dave hill of cranesong was adament that digital processes work better at 96k, when i spoke to him
i believe massenburg also holds to this theory, (fact)

i am in the process of switching over myself, totally.
the digital razor blades more or less disappear

i am very aware of the high end **** that happens and really find it makes a huge difference in just being able to stand the medium, digital, that is

of course others may find, YMMV
Old 15th July 2005
  #25
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lawrence_o's Avatar
Quote:
Originally Posted by GYang
I noticed much more differences in sounds of mixing engine between various platforms (PT, Nuendo, Samplitude, Tracktion 32-bit vs. 64-bit etc) than between 48 and 96 kHz on the same platforms.
But with some converters (RME) 96 kHz sounded indeed much better. I think it is some error in design.
With Apogee, the difference does not justify effort to push 96 kHz button. So far.

GYang
The thing is that the higher your sampling frequency, the better filter you need to get your signal straight! I've been reading a bunch of technical stuff on this. I run Prism ADA8's now and they sound just marvellous on 48K! In fact, the chief of the company toldm e I shouldn't bother upgrading to a 192 since the difference is so minor. He said to better get your mic straight, that' ll gain more than goinf over 48 Khz...
Old 15th July 2005
  #26
Gear Nut
 

So for a ordinary CD-production:

88.2 or 96 kHZ?
Old 15th July 2005
  #27
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One thing that really helped me internalize Nyquist's was the fact that with only 3 plot points one can draw a perfect circle.

So when we think in terms of more samples = more resolution, we are in essence simplifying the maths too much.

So when Nyquist states: to sample a freq, the sample rate needs to be 2x plus a bit, we don't take into account the maths that rebuilds the curve. We are just thinking in terms of time-slices.

Sorry, but that was an epiphany for me.
Old 15th July 2005
  #28
again:
read the paper from the AD/DA-master Dan lavry
http://www.lavryengineering.com/docu...ing_Theory.pdf
http://www.lavryengineering.com/white_papers/dnf.pdf

should be enough input for you guys
Old 15th July 2005
  #29
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GYang's Avatar
Quote:
Originally Posted by Gearslutzer
again:
read the paper from the AD/DA-master Dan lavry
http://www.lavryengineering.com/docu...ing_Theory.pdf
http://www.lavryengineering.com/white_papers/dnf.pdf

should be enough input for you guys
Good reading, in simpler words, if converter is properly designed and manufactured it is highly unlikely that listener will hear any difference between 48 Khz and 192 kHz.
In practical terms, with best converters I tried ever DCS, Weiss and Apogee 16 X, I am ready to fully agree with that.
Next question is digital processing and plug-in effects where you can gain much of quality if you use them in the smallest possible degree. It might be, although I am not sure, that with 5 effects in chain 96 kHz processing would make some difference. With plug-ins I use (sparely) the most (Sony EQ and dynamics) such effect is not noticable.
Smart approach will never ask for too much digital dynamics (I prefer analogue in any case) and when I obviously need 96 kHz processing (Revebs), I simply upsample (SRC x 2) the signal before processing.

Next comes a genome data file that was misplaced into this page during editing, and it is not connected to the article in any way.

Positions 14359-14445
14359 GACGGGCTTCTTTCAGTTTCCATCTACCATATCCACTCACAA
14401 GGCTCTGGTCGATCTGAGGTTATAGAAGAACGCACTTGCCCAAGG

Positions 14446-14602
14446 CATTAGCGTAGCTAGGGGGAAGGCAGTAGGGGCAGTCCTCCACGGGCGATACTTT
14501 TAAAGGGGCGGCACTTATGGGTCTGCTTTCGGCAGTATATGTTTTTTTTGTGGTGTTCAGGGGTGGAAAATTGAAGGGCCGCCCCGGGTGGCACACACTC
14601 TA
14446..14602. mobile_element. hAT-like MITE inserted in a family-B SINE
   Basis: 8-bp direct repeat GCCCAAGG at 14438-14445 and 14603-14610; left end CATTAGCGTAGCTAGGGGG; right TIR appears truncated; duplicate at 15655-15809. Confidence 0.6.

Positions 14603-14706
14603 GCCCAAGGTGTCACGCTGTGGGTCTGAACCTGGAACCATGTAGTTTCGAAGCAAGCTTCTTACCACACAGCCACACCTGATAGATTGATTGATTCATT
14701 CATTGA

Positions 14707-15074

Mixing in 48 or 96 will give always typical digital mix and if it is not OK (what is not very often in my practice), I'll go OTB.
It was once when we recorded a song with 2 acoustic guitar, violin and 2 vocals in space with natural reverberation and no effects at all (just analogue compression, 10 tracks project) 96 kHz mix sounded slighly more open and airy than same 48 kHz mix. Was it overall better track, I don't know, it wasn't worth deeper examination, song was good at both sampling rates and everbody was equally happy.
The producer took 48 kHz as final choice, as in his opinion it was played just slightly better. No one noticed difference in sound quality.
Enough from me.

GYang
Old 15th July 2005
  #30
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Quote:
Likewise, according to Nika, any differences in sound quality perceived when comparing recordings done at different sample rates are due to variations in the converters - NOT, apparently, because we think we've captured "more" of the signal because we've recorded at sample rates over 44.1.
This is absolutely true...a 44 kHz sample rate can accurately capture ANY signal below 22kHz, including all phase information.

However, all A/D converters require some kind of input filter, which usually is an analog filter at a very high frequency, followed by a digital brickwall filter (assuming we're oversampling here, which is true for the overwhelming majority of converters). The quality of these filters is a big determining factor in the sound of the convertor. Also, the analog stage preceding the actual conversion can have a pronouced effect, causing errors, or ringing, or crosstalk depending on its slew rate and setlling time.

One thing recording at >44.1kHz lets you do is to put those filters well outside the audible band, so they don't have to be a steep, or as carefully designed. For this reason you may see some big improvements on some converters when going from 44.1 to 96, but not so much on others...it depends on the filters and converter design.

One thing that going to 96k can really buy you is reduced latency. Latency on a typical 44k sample rate is about 1.5 ms, and is less than half that at 96k (again though this depends on the filters...).

Cheers,

Kris